OHE Publications

OHE releases a number of publications throughout the year, authored by OHE team members and/or outside experts. All are free for download as pdf files; hard copies of some publications are available upon request.

A description of the OHE publications categories.


 

Firth, I., Schirrmacher, H., Hampson, G. and Towse, A.

Consulting Report
June 2021

Early access schemes (EASs) can enable access to medicines prior to completion of the regulatory process. EASs allow national regulators to issue an initial positive assessment of the balance between benefits and risks for groups of patients on the basis of early clinical trial data. The main aim is to meet the needs of patients facing exceptional challenges i.e., those with seriously debilitating or life-threatening diseases and no satisfactory treatment alternative.

Firth, I., Schirrmacher, H., Zhang, K., Towse, A. and Hampson, G.

Consulting Report
May 2021

Gene therapies represent a paradigm shift in medicine, with the potential to address the root causes of chronic diseases. They offer one-time treatment regimens and, in some cases, potentially a cure. As a result, they offer transformative value for patients, physicians, health systems and society. However, with the prospect of more gene therapy approvals there is concern in Europe that these technologies could threaten the financial sustainability of health systems.

Consulting Report
April 2021

We have now published an interactive report on our recent debate, The Promise of Gene Therapy: Are we Ready?

In a webinar held on 16 March 2021, Mary Harney, Annie Hubert and Simone Boselli joined OHE’s Adrian Towse to debate the issues surrounding the adoption of gene therapies. In the interactive report we highlight our 5 key takeaways from the debate with clips, quotes and highlights.

Barros, P.

Seminar Briefing
August 2020

The issue of rising prescription drug prices is a concern in every country. Dozens of policy initiatives and hundreds of research projects over last the fifty years have attempted to find solutions to pricing that provide an appropriate balance between the cost to health care systems and incentives for R&D. To name but a few, these include reference pricing, managed entry agreements, price-volume agreements, rebates, and risk sharing. The ultimate solution, however, remains elusive.

 

Towse, A. and Firth, I.

Monograph
July 2020

This year’s OHE lecture addresses the question: how should the world pay for a COVID-19 vaccine? Adrian Towse, Emeritus Director of OHE and Senior Research Fellow presents the challenges that we face in developing a COVID-19 vaccine,and suggests a mechanism for buying the vaccine on a global scale. This paper was published alongside the lecture but contains additional analysis, extensive footnotes and references. Comments and feedback are welcome.

Berdud. M., Ferraro. J., Towse. A.

Consulting Report
July 2020

This paper presents a supply and demand model of pharmaceutical markets to analyse the relationship between the value of the Cost-Effectiveness Threshold (CET) and the distribution of the health and economic value of new medicines between consumers (payers) and developers (life science industry). As a novelty, the model incorporates a bargaining process and bargaining power distributed between the payer and the developers, which has an impact on the distribution of the health and economic value of new medicines between the two parties.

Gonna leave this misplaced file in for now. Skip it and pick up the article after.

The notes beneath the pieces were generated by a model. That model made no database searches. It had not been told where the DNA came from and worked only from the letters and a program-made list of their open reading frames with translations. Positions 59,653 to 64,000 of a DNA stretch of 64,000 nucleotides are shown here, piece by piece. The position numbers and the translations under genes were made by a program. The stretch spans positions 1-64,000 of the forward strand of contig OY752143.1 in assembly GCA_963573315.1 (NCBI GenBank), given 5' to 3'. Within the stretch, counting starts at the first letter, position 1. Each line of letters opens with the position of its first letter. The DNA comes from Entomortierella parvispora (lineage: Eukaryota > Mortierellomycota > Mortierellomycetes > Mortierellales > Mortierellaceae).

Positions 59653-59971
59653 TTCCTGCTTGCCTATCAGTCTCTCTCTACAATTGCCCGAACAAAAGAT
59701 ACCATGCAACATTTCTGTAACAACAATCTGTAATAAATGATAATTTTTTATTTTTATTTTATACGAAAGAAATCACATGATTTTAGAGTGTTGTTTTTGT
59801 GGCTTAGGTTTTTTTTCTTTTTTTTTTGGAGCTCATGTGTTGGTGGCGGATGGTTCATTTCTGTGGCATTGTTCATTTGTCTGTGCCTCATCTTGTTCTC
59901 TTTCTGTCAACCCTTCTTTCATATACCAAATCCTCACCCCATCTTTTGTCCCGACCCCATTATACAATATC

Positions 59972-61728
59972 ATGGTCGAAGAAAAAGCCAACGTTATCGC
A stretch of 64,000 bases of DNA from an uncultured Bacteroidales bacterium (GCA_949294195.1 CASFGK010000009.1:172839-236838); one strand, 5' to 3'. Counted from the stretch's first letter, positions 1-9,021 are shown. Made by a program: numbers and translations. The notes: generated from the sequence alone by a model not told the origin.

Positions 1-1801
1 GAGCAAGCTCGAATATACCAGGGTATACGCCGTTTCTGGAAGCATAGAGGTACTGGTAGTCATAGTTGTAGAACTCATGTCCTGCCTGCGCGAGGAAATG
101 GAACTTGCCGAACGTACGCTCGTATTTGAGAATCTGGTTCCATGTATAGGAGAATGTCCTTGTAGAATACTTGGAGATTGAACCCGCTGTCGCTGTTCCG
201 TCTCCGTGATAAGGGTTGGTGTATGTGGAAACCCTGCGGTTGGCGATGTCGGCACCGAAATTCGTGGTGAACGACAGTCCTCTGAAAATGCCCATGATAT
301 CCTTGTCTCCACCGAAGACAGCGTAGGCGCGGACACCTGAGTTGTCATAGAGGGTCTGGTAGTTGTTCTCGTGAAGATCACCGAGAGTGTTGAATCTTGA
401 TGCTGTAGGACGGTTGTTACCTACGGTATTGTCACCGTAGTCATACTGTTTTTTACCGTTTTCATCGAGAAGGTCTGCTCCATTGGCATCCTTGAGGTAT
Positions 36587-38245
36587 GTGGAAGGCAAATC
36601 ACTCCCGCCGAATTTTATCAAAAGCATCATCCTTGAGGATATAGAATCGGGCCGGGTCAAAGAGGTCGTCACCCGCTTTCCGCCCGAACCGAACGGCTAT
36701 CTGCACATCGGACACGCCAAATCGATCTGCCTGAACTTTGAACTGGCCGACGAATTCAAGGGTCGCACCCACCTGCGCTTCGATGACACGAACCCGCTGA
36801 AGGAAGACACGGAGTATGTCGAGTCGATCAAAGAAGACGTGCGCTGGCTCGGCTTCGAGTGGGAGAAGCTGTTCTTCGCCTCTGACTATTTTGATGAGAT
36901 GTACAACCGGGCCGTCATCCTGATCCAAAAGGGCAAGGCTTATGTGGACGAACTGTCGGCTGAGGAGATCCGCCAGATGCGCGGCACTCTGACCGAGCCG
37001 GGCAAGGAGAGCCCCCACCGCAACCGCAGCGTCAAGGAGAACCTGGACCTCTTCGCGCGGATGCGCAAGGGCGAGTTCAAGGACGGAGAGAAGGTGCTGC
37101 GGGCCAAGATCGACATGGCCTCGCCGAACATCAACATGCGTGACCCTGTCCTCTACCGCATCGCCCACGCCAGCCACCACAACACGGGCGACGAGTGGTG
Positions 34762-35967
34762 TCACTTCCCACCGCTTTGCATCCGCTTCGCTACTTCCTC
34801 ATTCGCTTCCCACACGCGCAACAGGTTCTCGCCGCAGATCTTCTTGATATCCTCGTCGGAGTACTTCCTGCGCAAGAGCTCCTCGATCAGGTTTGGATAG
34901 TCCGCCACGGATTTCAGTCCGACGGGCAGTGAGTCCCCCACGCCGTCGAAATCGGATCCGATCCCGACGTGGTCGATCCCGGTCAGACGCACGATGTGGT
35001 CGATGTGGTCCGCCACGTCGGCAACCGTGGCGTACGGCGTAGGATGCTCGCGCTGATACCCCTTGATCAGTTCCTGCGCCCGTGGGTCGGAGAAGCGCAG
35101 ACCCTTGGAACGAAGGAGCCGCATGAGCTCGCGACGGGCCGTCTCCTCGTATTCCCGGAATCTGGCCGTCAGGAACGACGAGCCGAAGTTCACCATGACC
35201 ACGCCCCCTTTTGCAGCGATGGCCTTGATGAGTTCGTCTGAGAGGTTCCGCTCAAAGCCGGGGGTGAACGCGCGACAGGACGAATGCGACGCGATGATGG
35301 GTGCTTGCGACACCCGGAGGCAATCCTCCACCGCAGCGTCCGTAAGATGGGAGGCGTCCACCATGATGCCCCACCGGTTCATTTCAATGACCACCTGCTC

Brassel, S., Cookson, G.

Consulting Report
June 2020

In the 2017 Industrial Strategy, the Government committed to increasing investment in UK Research and Development to the OECD-average of 2.4% of Gross Domestic Product (GDP) by 2027, with a longer-term goal of reaching 3% to put the UK in the upper quartile. Whilst there is universal agreement that increasing R&D investment in the UK is a worthy goal, there is an ongoing discussion over how best to achieve it.

Cole, A., Towse, A., Zamora, B.

Consulting Report
April 2020

Although the science underlying drug development has evolved, there has been little change in how we pay for them. As more and more medicines come to market with multiple indications (or even more importantly the unrealised potentialto treat multiple indications), the way we pay for those medicines becomes critical in making sure we can benefit from them. “Indication-based pricing” (IBP) permits price to vary according to indication and has been proposed to tackle this issue.

Henderson N., Errea M., Skedgel C. and Jofre-Bonet, M.

Consulting Report
January 2020

In light of concerns that not all medicines for ultra-rare (also known as ultra-orphan) conditions are appraised under the same NICE process, a new OHE Consulting Report discusses the distinct ethical and economic challenges faced by medicines for ultra-rare conditions, with particular reference to the challenges of HTA in the UK. A failure to consistently consider all ultra-rare disease medicines under the HST process could lead to inequalities in access and health outcomes for patients with ultra-rare conditions.

Yasunaga, H., Yamana, H., Rodes Sanchez, M. and Towse, A.

Consulting Report
September 2019

In 2015, OHE Consulting published a report on data governance arrangements for real-world evidence (RWE) covering the specifics under which RWE was used in eight different countries: Australia, France, Germany, Italy, Sweden, the Netherlands, the UK and the US1. Two years later, Lilly commissioned a second report based on the South Korean setting, following the same method and structure as the original2.

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